Western Kentucky University’s campus has become a favored spot to hold weddings.  Utilizing social media, DLSC put out a call for campus wedding photographs.  Hoping for seven to ten photographs to fill a case, librarians were overwhelmed when they received over one hundred images.  WKU is a treasured venue for many reasons, one being variety.  People submitted photos from Hilltopper friendly Houchens Stadium to the elegant Van Meter Auditorium and Kentucky Building to the charming green spaces all across campus.  “We chose WKU because the Chapel setting and campus are full of gorgeous simplicity, surrounded by greenery and connected to all we love about Bowling Green,” said Tiffany Isselhardt who married on campus in April 2017.  “The people, downtown proximity (our reception was at 440 Main), and campus spoke to everything we are as a couple and the community we are thrilled to call home.”   Some submitted photographs non-campus weddings that included visits from Big Red both before, during and after the event, Big Red cakes, red towels, and of course Hilltopper pride.

The Dickson-Heinze wedding held at WKU’s chapel. Photographer: Justin Mutter.

“Picture Perfect” is in the Jackson Gallery on the second floor of the Kentucky Building, 1400 Kentucky Street, on WKU’s campus.  The exhibit is free to the public from 9:00 a.m. to 4:00 p.m., Monday-Saturday.

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Coe Campbell, the Delroy & Patricia Hire Intern Recipient

My name is Coe Campbell and I was honored to receive the Hire Memorial Scholarship for 2018. Jonathan Jeffrey, the Department Head of Special Collections describes the internship. He says that “the Dr. Delroy & Patricia Hire Internship was established in 2015 to provide students with professional experience working in a special collections library, specifically with material from Allen and Monroe counties in Kentucky and Macon County in Tennessee.” This scholarship opened the opportunity for me to work in the Department of Library of Special Collections at WKU. This funded internship was more than an academic opportunity; it was a life changing experience.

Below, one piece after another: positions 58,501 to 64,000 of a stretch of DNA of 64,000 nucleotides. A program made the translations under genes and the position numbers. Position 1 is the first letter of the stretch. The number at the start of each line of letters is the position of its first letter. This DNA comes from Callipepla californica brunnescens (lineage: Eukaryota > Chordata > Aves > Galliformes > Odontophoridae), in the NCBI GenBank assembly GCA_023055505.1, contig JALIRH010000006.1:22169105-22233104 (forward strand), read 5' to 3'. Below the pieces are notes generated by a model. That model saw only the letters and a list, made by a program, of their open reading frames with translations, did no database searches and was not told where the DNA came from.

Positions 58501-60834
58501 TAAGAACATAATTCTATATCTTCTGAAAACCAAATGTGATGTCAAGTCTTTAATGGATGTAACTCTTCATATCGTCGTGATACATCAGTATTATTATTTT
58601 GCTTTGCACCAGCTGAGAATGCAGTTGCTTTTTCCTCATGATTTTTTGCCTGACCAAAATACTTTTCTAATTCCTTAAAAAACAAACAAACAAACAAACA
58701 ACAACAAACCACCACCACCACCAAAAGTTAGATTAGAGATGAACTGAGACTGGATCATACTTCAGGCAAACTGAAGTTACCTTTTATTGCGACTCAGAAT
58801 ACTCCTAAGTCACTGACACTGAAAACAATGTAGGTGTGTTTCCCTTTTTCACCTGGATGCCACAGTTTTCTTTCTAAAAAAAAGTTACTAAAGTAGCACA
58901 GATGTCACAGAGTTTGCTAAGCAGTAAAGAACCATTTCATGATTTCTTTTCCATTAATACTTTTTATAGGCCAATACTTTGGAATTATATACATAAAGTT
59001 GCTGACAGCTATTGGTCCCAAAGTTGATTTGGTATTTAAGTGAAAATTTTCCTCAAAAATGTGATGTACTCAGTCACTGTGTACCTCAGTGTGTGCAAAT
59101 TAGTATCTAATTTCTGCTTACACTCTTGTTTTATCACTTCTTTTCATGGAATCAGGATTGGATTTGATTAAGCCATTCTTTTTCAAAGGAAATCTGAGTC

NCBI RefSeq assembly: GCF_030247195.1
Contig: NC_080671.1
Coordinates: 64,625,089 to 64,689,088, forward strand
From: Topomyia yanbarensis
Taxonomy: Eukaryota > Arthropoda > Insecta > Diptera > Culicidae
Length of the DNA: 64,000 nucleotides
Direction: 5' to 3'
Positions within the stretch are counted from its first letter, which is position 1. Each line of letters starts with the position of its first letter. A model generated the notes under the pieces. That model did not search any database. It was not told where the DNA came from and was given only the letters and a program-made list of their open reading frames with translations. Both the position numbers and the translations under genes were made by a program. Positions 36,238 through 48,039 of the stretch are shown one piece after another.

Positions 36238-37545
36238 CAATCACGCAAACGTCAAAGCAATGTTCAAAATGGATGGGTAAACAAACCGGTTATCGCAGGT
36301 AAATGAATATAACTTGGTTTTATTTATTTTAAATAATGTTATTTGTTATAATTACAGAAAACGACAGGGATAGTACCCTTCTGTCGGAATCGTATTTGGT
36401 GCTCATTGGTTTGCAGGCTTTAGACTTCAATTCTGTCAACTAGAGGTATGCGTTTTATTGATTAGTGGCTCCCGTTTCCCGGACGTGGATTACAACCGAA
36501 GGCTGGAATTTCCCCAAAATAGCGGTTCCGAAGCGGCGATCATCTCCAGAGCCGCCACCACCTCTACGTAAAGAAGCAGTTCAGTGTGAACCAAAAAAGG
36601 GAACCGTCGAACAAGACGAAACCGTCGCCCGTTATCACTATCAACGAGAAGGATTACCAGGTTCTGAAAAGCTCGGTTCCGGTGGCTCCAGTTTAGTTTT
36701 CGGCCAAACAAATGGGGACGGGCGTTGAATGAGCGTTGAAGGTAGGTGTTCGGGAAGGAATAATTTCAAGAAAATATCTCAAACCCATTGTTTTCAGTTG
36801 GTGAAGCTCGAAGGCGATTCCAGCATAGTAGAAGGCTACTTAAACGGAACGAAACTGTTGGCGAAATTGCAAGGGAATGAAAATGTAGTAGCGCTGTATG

While doing research and working here at the Library, I felt like I was discovering myself as well as preserving history. I have learned to value everything while interning here, Christmas cards, letters, old farm signs and even business cards are important. I have found that behind every good textbook and history book there is a plethora of sources that no doubt came from a library. I have heard many say that libraries are boring places, others have stated that libraries as we know them are soon to die-out altogether; but I must beg to differ. A Special Collections library, like WKU’s, is a rich and vibrant source of knowledge and information. I would recommend anyone to come to the Special Collections Library spend even one hour in research; I promise they will find something that will spark their interest on almost any topic.   

This internship has inspired me to put my history major to use by hopefully pursuing a MA in Library Science so one day I can help people reconnect to their past. I also want to help to preserve the history of common folk so future generations will know that everyone regardless of their social or economic status is important in the history of us all. History to me is more than dates and important people. History is web of stories, personalities, and people all interconnected. I am thankful somewhere in that web of life; my own history will be found.